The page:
Pennsylvania Considers Requiring Burial of Fetal Remains
Democratic Governor Tom Wolf has said he would veto the bill if it makes it to his desk.
HARRISBURG, Pa. — The Pennsylvania Senate is debating a bill that would require the burial or cremation of human remains after miscarriage or abortion.
HB 1890, the Final Disposition of Fetal Remains Act, was passed by the state House Nov. 18 by a vote of 123 to 76. It would require health care facilities to bury or cremate fetal remains not claimed by the child's parents.
The bill's sponsor, Rep. Frank Ryan, R-Lebanon, said that “we wanted to craft something that was voluntary, that provided the family with the ability for closure, the ability to understand that a human life was lost.”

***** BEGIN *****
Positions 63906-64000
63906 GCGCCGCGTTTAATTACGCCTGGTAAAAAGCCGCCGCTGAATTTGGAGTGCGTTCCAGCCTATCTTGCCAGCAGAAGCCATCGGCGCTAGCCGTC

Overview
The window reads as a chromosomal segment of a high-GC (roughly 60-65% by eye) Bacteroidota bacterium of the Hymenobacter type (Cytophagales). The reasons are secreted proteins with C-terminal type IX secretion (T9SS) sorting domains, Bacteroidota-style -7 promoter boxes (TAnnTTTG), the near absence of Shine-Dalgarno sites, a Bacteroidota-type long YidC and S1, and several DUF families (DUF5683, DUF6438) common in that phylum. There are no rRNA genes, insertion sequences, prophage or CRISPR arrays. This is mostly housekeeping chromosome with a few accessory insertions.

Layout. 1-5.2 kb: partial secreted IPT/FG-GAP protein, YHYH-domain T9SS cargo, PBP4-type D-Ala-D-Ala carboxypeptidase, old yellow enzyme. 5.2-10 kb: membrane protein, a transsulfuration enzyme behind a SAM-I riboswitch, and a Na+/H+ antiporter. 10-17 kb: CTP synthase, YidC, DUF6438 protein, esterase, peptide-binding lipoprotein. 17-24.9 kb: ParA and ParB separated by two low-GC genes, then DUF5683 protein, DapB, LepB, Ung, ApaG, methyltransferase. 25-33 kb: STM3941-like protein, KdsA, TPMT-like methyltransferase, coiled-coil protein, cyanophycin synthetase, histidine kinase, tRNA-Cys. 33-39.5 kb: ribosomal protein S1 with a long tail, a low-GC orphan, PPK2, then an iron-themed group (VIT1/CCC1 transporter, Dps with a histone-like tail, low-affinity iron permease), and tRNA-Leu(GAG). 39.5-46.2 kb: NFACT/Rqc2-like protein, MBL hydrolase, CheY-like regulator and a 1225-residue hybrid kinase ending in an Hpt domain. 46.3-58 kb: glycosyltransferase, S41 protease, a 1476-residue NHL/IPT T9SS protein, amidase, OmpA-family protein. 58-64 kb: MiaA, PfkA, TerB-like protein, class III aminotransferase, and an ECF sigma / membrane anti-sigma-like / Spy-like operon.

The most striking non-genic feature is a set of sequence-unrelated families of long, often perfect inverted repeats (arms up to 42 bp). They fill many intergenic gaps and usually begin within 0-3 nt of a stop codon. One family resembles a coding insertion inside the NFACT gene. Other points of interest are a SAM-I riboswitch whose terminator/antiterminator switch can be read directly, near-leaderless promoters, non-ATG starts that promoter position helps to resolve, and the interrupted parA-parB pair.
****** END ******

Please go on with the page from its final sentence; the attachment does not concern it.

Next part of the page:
Gov. Tom Wolf, a Democrat, has said he would veto the bill if it makes it to his desk.
In November, Wolf vetoed a bill that would have banned the abortion of children prenatally diagnosed with Down syndrome. He also vetoed, in 2017, a bill that would have limited abortions to 20 weeks into pregnancy, and banned dilation and evacuation abortions.
Similar bills regarding the treatment of fetal remains are being considered in Ohio and on the federal level.
The portion of an Indiana law requiring aborted babies to be cremated or buried was upheld by the US Supreme Court in May. In an unsigned opinion, the court cited a previous decision that states have a “legitimate interest in proper disposal of fetal remains.”